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Issue Date: May 2004 Issue


Facing the Music

For photographer Annie Leibovitz, settings are just as much a part of the picture as the subjects.

Ωt's no surprise that she shot Bonnie Raitt in silhouette, fine-tuning her guitar. But instead of snapping the photo in a posh greenroom, Leibovitz had the R&B singer perch next to a rusty sink in a decrepit dressing room at The Bottom Line in New York City.

She posed folk diva Emmylou Harris not on a state-of-the-art sound stage, but in a place that's true to her Southern roots: a field in Franklin, Tenn. Leibovitz was right at home with R.L. Burnside: She captured the blues artist surrounded by his family During an impromptu performance at his house in Holly Springs, Miss.

From May 27 through Sept. 6, these photographs — along with more than 60 others — will be on exhibit at the Rock and Roll Hall of Fame and Museum. They're part of American Music[ a retrospective of Leibovitz's work curated by the Experience Music Project in Seattle.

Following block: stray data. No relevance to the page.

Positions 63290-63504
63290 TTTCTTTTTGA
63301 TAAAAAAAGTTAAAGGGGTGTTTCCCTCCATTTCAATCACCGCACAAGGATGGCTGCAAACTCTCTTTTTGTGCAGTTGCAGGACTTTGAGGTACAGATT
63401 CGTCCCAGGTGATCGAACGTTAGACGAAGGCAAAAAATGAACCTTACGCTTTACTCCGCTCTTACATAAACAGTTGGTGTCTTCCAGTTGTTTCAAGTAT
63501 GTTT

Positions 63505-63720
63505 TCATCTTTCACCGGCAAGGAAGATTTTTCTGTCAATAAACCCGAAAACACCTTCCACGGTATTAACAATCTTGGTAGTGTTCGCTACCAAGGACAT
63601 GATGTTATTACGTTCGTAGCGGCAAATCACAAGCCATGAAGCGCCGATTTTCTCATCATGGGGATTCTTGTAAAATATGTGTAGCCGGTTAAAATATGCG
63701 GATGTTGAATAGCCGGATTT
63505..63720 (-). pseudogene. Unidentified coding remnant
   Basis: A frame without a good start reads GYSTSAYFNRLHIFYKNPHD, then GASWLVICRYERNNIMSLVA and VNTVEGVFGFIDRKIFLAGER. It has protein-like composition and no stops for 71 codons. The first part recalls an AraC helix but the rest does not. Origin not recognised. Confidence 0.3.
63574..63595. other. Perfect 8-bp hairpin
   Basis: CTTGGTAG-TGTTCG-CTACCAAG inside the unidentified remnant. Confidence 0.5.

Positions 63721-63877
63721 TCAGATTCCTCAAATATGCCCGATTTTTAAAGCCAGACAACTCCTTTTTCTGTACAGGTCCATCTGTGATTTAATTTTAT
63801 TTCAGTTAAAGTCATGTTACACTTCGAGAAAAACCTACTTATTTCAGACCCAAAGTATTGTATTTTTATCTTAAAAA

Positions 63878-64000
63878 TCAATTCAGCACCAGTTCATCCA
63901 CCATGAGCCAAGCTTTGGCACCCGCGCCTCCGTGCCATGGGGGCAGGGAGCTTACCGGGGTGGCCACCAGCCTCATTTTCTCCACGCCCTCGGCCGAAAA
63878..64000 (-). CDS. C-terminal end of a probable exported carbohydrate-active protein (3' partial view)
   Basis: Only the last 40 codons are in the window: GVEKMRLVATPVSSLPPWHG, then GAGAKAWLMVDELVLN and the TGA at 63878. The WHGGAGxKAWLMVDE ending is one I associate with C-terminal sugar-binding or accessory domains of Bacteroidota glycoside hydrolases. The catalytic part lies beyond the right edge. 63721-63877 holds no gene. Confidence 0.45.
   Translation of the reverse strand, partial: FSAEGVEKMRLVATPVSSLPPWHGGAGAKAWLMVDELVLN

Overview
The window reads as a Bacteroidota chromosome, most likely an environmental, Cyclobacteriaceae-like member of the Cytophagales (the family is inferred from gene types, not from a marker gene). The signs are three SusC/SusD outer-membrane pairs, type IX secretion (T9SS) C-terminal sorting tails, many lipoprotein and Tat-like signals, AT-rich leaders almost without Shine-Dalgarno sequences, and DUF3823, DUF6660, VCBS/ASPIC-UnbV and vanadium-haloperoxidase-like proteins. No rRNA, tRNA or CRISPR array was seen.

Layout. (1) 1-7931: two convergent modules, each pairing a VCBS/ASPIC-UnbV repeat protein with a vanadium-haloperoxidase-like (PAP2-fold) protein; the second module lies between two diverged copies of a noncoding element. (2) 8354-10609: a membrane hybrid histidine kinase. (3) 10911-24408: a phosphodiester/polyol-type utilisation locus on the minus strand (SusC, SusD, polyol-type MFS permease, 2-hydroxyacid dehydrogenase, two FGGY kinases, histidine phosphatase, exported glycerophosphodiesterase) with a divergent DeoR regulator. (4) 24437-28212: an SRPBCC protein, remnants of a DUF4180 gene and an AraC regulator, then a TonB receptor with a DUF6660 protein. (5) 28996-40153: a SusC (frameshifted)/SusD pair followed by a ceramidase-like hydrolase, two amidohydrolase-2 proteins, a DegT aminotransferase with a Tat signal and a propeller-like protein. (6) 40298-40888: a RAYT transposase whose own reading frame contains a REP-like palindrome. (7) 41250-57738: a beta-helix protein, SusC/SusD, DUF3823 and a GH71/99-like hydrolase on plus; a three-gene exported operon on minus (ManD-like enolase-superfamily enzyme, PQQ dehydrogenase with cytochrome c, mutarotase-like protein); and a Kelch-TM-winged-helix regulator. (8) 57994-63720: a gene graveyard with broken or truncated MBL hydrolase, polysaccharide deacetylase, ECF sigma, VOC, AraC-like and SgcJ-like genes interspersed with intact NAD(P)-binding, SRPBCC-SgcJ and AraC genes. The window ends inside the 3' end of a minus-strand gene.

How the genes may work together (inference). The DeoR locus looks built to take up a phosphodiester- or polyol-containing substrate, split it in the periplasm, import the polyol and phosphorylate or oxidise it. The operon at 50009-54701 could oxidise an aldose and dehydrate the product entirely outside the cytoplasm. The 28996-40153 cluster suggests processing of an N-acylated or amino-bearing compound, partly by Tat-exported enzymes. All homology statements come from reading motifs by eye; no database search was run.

2 professional photographer for more than 30 years, Leibovitz has made musicians a major focus of her portfolio, first as chief photographer for Rolling Stone, now as a contributor to Vanity Fair and other noteworthy publications.

"There's great grace in Annie's work," says Vanity FairBdesign director David Harris, who's worked with Leibovitz on the magazine's annual music issue as well as a variety of other projects. "My impression is that she's always going after the truth, and she employs the landscape and environment to get it. Her use of aesthetic beauty leads to a great portrait."

American Music chronicles Leibovitz's four-year, cross-country journey to document the people and places that have shaped our musical heritage, from Johnny Cash to Iggy Pop, Duane Eddy to Eminem, Bruce Springsteen to Mary J. Blige.

Jim Henke, the Rock Hall's vice president of exhibitions and curatorial affairs, credits Leibovitz with changing the face of rock 'n' roll.

"Before Annie Leibovitz, rock photography was a lot of stark black-and-white photos or a bunch of guys just standing around," Henke explains. "She made it really come alive by producing vivid color images and putting artists in situations that would bring out their personalities."


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